Jnaneshwar later wrote a commentary on the Bhagavat Gita and it was called ‘Jnaneshwari’. It is a wonderful piece of work. While writing ‘Jnaneshwari’, at the end of the commentary for each verse, he used to read it to the buffalo beside him and only after it nodded its head in acceptance did he proceed to the next verse!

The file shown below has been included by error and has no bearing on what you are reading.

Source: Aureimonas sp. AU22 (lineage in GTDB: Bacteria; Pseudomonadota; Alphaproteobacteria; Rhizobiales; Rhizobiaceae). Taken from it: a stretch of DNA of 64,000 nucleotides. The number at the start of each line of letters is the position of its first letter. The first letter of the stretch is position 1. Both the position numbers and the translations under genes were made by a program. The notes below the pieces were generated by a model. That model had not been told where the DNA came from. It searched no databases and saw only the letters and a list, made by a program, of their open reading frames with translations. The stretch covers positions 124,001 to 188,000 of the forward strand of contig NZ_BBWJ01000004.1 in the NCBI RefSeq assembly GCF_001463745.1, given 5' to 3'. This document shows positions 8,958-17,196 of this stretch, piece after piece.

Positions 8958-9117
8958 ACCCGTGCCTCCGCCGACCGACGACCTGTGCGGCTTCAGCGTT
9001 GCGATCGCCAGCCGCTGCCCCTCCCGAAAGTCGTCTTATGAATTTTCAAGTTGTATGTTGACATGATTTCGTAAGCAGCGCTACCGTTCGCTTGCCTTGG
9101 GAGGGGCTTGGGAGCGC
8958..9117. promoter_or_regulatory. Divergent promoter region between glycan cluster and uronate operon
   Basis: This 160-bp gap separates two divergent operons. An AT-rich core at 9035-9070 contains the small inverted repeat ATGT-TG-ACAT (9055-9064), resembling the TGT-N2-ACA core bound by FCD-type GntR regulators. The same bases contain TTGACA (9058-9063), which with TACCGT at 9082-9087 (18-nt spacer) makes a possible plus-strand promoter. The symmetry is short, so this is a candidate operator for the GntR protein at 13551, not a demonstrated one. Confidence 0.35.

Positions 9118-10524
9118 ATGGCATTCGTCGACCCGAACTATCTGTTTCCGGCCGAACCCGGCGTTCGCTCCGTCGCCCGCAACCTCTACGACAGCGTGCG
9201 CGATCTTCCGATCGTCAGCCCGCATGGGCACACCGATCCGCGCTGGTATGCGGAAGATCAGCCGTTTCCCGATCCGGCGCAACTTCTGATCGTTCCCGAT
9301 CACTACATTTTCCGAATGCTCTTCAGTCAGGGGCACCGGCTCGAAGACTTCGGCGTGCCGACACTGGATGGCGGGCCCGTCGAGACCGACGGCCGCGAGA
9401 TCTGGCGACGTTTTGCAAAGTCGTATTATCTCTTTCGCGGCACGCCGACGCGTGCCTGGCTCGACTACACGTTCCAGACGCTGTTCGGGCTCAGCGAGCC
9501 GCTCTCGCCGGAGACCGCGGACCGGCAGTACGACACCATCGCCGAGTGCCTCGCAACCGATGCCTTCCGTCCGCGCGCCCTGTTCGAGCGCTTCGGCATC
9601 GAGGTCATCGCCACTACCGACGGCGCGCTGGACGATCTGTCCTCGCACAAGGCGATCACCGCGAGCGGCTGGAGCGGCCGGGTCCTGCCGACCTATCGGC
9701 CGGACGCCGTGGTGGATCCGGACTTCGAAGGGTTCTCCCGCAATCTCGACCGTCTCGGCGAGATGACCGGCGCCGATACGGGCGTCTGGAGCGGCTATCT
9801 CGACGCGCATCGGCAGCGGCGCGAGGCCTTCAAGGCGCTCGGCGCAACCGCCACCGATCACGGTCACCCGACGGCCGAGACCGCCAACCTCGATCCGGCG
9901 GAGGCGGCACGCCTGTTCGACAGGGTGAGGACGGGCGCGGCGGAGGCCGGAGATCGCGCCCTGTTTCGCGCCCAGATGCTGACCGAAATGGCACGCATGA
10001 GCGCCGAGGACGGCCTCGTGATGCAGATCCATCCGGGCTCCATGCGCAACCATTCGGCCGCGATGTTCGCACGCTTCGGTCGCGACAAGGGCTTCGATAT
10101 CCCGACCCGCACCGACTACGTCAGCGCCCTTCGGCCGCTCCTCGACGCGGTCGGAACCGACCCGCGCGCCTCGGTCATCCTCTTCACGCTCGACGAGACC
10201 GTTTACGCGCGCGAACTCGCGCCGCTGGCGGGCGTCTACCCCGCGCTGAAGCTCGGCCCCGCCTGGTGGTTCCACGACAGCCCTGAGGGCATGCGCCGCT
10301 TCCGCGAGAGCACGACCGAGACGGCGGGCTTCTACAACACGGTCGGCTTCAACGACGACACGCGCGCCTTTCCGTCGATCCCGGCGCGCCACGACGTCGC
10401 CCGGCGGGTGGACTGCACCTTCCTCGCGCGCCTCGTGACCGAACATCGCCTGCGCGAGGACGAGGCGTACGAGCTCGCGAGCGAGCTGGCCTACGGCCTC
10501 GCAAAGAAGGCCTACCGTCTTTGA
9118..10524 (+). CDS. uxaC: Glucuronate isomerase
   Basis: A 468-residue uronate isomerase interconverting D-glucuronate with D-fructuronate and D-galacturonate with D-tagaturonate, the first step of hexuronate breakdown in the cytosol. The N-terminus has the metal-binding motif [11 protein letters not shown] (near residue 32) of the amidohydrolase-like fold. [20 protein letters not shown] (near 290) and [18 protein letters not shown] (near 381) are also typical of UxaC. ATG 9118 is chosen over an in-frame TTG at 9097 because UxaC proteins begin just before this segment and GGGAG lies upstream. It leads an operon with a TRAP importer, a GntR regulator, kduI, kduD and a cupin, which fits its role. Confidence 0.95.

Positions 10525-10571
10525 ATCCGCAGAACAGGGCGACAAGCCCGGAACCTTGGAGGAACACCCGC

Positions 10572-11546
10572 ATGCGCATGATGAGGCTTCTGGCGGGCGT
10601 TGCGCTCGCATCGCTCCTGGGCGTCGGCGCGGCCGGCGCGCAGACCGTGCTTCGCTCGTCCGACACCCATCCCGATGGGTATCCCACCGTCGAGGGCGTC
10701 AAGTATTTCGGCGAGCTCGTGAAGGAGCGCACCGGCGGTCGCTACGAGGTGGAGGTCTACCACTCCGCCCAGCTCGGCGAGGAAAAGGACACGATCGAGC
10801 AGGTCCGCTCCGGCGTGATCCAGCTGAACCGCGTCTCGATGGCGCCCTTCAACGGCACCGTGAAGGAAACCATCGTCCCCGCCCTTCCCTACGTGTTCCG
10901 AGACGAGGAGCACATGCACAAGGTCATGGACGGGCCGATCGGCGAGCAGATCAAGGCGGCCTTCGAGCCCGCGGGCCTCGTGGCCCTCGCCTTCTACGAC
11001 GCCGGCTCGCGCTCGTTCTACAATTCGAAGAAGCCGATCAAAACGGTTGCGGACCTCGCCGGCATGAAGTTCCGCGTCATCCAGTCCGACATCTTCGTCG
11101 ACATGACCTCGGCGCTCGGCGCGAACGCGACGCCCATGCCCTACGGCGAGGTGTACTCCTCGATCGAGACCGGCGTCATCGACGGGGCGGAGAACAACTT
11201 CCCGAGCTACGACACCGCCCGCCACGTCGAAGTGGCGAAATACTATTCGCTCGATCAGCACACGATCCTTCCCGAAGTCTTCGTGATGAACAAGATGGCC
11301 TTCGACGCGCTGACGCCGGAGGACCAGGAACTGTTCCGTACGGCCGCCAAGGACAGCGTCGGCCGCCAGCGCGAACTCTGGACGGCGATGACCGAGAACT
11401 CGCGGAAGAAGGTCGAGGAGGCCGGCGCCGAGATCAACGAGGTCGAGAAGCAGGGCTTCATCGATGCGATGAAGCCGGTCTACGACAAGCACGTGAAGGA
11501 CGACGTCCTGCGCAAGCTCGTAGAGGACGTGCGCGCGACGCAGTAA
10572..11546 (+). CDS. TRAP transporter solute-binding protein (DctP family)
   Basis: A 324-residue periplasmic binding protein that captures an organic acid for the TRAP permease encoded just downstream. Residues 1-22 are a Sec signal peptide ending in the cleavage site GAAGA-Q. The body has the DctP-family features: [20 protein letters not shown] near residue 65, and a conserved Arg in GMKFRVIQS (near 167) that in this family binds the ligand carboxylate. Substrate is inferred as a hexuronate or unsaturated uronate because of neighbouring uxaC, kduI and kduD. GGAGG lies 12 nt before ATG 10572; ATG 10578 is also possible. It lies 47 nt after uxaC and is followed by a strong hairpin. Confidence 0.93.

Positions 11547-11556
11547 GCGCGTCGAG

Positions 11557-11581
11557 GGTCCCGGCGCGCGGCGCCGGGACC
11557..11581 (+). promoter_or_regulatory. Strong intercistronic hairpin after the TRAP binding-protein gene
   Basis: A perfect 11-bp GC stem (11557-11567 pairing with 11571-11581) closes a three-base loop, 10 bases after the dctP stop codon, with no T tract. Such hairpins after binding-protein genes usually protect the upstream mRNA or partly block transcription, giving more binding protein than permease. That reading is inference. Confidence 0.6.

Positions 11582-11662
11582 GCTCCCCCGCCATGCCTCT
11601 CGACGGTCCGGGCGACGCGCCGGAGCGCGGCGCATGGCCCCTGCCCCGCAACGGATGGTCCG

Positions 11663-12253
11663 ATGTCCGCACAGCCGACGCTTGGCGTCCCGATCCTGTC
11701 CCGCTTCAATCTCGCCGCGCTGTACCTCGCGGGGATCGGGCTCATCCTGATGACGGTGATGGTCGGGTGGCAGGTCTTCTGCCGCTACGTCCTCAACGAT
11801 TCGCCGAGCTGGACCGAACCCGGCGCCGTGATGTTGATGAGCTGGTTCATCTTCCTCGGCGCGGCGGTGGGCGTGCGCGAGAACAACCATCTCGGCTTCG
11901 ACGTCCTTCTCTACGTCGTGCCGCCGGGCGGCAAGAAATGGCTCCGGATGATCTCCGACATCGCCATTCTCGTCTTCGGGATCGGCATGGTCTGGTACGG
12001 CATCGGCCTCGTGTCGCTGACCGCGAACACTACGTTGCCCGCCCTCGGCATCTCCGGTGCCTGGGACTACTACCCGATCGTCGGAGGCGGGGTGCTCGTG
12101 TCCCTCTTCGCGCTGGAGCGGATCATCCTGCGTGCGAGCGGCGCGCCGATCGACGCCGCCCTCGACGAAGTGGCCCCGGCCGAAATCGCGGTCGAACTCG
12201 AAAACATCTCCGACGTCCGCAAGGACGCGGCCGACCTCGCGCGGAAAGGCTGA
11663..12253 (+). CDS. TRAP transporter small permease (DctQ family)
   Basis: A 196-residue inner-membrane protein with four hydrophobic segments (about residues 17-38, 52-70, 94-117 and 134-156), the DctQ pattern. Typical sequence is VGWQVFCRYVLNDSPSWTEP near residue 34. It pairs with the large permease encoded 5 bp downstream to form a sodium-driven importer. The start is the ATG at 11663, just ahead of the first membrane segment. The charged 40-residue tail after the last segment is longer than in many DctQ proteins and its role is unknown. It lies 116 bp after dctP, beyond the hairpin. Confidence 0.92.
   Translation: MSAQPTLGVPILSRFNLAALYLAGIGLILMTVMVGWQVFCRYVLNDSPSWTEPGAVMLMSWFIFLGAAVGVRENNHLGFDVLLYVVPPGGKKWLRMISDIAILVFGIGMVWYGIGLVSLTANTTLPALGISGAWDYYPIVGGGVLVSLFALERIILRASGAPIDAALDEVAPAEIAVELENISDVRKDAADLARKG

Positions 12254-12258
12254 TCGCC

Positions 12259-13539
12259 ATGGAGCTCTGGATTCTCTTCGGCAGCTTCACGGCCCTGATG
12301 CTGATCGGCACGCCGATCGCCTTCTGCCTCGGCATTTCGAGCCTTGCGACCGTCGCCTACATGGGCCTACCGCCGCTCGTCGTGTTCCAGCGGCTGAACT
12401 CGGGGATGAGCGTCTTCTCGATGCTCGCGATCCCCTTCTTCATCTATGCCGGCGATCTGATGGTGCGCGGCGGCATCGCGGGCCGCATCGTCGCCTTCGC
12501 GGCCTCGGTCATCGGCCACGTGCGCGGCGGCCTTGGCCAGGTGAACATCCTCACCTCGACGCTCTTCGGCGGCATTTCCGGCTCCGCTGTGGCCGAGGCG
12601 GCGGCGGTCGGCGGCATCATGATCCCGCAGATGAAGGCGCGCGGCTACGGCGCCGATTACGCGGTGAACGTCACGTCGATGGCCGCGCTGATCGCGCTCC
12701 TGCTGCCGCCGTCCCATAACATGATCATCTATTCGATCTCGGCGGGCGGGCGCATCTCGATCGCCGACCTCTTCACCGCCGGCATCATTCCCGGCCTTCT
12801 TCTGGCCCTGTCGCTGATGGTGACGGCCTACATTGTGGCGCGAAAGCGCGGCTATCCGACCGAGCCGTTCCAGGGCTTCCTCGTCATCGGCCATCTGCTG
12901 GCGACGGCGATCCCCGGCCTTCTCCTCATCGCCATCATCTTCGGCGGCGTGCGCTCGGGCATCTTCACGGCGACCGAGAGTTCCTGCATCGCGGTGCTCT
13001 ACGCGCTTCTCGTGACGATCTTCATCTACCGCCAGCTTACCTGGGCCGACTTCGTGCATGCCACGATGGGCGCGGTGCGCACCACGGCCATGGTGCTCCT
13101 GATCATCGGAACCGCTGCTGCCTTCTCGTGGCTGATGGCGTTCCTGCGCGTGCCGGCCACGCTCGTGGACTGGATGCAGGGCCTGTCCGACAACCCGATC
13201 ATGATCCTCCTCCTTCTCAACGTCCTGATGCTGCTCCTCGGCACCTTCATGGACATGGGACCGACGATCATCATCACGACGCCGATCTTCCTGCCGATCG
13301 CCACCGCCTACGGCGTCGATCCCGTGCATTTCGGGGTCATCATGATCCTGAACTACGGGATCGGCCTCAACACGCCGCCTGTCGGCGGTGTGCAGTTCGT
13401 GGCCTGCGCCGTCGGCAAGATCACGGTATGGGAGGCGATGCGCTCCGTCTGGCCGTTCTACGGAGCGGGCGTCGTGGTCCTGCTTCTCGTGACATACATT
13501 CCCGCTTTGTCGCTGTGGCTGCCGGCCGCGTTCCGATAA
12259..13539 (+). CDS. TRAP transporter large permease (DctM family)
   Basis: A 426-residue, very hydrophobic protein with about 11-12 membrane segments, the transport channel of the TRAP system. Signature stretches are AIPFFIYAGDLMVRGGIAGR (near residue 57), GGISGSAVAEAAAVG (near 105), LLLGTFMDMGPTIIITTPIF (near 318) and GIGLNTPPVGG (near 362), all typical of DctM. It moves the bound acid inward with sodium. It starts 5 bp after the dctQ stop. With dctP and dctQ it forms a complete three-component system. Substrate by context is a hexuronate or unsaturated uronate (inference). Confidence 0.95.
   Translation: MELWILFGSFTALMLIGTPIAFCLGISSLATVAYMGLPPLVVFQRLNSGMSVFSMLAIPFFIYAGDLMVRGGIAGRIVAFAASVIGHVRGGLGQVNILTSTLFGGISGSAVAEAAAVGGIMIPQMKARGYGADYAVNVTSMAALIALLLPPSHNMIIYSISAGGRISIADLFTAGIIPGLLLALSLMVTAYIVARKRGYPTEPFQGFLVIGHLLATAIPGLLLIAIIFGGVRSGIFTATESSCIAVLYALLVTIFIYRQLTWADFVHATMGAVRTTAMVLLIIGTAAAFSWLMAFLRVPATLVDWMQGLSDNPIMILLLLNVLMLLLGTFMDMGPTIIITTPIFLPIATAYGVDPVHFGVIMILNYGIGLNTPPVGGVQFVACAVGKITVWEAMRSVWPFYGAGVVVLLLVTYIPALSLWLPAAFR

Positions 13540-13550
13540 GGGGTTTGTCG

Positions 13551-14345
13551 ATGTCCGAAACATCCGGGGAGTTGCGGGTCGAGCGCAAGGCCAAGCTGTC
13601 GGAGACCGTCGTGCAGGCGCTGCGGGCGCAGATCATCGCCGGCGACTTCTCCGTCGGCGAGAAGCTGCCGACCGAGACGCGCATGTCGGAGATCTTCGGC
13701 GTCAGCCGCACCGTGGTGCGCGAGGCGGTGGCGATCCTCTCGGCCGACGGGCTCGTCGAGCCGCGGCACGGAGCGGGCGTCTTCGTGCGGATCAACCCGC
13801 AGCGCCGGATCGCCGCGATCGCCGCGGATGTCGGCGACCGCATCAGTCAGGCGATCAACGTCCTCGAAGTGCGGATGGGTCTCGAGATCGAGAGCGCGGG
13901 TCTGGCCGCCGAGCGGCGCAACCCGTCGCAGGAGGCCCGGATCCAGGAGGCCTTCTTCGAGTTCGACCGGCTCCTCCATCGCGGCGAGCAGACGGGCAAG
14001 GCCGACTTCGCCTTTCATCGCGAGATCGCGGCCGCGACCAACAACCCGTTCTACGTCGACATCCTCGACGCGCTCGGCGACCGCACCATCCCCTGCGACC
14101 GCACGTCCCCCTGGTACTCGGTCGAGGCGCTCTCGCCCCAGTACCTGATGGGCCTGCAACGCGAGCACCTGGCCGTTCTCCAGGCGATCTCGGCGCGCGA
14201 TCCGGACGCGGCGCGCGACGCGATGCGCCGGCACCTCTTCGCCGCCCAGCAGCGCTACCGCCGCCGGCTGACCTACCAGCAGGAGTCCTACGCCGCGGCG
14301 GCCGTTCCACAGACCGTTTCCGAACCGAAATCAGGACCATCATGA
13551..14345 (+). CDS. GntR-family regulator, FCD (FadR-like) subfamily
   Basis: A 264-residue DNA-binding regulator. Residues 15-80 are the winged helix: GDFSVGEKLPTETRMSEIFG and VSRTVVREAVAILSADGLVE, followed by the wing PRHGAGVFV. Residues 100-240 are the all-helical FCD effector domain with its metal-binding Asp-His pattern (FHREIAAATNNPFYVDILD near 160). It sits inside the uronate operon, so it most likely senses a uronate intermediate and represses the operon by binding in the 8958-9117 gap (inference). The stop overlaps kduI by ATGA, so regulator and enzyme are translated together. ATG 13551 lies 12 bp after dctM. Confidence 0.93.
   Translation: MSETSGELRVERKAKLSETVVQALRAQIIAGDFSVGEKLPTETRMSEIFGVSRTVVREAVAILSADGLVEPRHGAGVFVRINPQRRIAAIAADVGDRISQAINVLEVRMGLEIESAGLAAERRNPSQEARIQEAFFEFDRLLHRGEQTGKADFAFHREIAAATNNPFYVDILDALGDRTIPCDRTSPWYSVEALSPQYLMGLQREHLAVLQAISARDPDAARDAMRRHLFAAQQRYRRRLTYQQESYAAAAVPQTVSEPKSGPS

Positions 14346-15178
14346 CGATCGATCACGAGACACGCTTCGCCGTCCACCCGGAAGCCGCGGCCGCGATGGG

Sarngadeva was a siddha who lived in the same town as Jnaneshwar and his siblings. He was a thousand years old! It is said that as soon as he completed a hundred years, he would leave the body and hide himself in a nearby tree. Seeing the body lying down dead, Yama (the god of death) would leave, satisfied that the work had been done. As soon as Yama left, he would get back into his body and live another hundred years. In this way he had lived a thousand years! He performed miracles that attracted people from all over the country. One should never develop bad habits, for, habits die-hard. He lived in a huge palace attended by thousands of disciples. Wealthy devotees surrounded him. Performance of miracles is a very silly affair. A true Mahatma ignores it. This Sarngadeva used to walk on water, produce objects, etc. Ignorant as they are, it is miracles that attract people. A real Mahatma, a Sadguru blesses ‘jnana’ (knowledge) to the people and does not entertain them with miracles. Sarngadeva developed the ‘siddhi’ of reviving the dead! So the dead were brought to his doors. Every morning there was a long line of the dead brought by ‘its’ relatives. Sarngadeva would touch the dead and the body would jump up and walk away! That which had been brought in by four people now jumped up and walked away on ‘its’ two legs!